A virtual reality film "My Africa" showcasing community-led wildlife conservation in a remote area of Northern Kenya that was previously scarred by poaching, has emerged among the finalists in a global award.
The film narrated by Kenyan actress and Oscar award winner Lupita Nyong'o has been selected in the Jackson Hole Science Media Awards that celebrates the world’s most effective science storytellers and stories.
It is a finalist in the Virtual Reality/360° Storytelling category for “effectively using 360 technology to advance understanding of a scientific discipline, discovery or principle.”
More than 500 film entries from around the world competed in various categories.
At least 100 international judges screened an aggregated 1,250 hours of media before selecting the finalists.
The VR film was shot in Reteti Elephant Sanctuary in Kenya’s Samburu County, where the community has been rescuing and nurturing injured and orphaned baby elephants since 2016 before returning them to the wild.
The film provides an up-close experience of the life of a young Samburu woman Naltwasha Leripe who takes viewers through her community's daily life, tending livestock, digging "singing" wells deep into dry riverbanks and rescuing an orphaned baby elephant.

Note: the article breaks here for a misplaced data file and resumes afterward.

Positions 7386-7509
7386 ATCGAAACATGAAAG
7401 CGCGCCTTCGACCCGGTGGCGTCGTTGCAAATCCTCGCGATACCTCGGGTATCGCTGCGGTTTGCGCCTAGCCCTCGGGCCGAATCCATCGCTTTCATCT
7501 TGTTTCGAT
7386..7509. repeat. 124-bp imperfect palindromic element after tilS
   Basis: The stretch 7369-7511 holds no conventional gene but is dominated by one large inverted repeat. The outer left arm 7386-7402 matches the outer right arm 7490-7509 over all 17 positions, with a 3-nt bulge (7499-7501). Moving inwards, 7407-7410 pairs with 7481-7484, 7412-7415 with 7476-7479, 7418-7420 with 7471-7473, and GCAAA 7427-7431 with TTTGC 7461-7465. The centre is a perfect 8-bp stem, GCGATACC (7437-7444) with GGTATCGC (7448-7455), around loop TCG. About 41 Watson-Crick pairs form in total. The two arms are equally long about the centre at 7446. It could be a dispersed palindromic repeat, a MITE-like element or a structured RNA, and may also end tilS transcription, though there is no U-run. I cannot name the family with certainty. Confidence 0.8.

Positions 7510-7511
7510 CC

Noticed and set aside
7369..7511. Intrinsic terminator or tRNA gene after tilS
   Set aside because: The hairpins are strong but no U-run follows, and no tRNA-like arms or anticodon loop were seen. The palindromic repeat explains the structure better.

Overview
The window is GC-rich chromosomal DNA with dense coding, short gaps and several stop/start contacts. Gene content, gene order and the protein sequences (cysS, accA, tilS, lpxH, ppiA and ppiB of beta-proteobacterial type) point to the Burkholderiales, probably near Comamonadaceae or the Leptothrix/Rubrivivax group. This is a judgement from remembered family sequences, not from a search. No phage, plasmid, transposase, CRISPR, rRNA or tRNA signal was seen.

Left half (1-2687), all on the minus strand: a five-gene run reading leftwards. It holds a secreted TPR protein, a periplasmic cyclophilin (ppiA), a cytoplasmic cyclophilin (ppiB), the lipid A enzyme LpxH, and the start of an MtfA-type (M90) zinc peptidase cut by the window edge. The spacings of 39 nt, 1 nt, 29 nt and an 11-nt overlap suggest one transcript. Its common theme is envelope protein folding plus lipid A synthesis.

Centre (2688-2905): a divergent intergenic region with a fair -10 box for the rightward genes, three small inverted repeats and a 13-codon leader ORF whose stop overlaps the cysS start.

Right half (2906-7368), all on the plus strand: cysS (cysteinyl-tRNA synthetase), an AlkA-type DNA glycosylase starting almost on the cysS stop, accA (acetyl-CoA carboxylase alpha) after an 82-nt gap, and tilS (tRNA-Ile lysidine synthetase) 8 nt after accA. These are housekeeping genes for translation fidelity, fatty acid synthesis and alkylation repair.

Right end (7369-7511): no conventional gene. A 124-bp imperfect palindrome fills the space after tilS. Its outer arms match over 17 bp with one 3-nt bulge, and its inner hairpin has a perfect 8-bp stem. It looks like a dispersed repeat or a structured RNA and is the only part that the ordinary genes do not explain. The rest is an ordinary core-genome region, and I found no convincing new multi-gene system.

Reteti is the first community-owned elephant rescue centre in Africa.
It is part of the 394,000-hectare Namunyak Conservancy that is implementing a model of community-led conservation while reaping benefits from tourism.
The VR film was commissioned by the global non-profit Conservation International (CI) with the support of US-based Tiffany & Co. Foundation. CI is supporting community-led conservation in Northern Kenya in partnership with Northern Rangeland Trust.
Senior Vice President for Conservation International’s Africa Field Division Michael O’Brien-Onyeka said the film has successfully deployed the latest film-making technologies to tell the conservation story in a more compelling way.
“The film gives viewers an up-close and 3D experience of what community-led conservation of wildlife in a remote part of Kenya is all about. Hopefully, it’ll inspire a broader support for this model of conservation across Africa and the world,” he said.
The winners will be announced next month at a gala awards celebration in Boston, US, during the 2018 Science Media Awards & Summit in the Hub (SMASH18). It brings together science media stakeholders to celebrate exceptional media and explore new ways of communicating science to a global audience.
The 10-minute virtual reality film was released worldwide on April 30 in seven languages including English, French, Mandarin, Portuguese, Samburu, Spanish and Swahili after premiering at the Tribeca Film Festival in New York.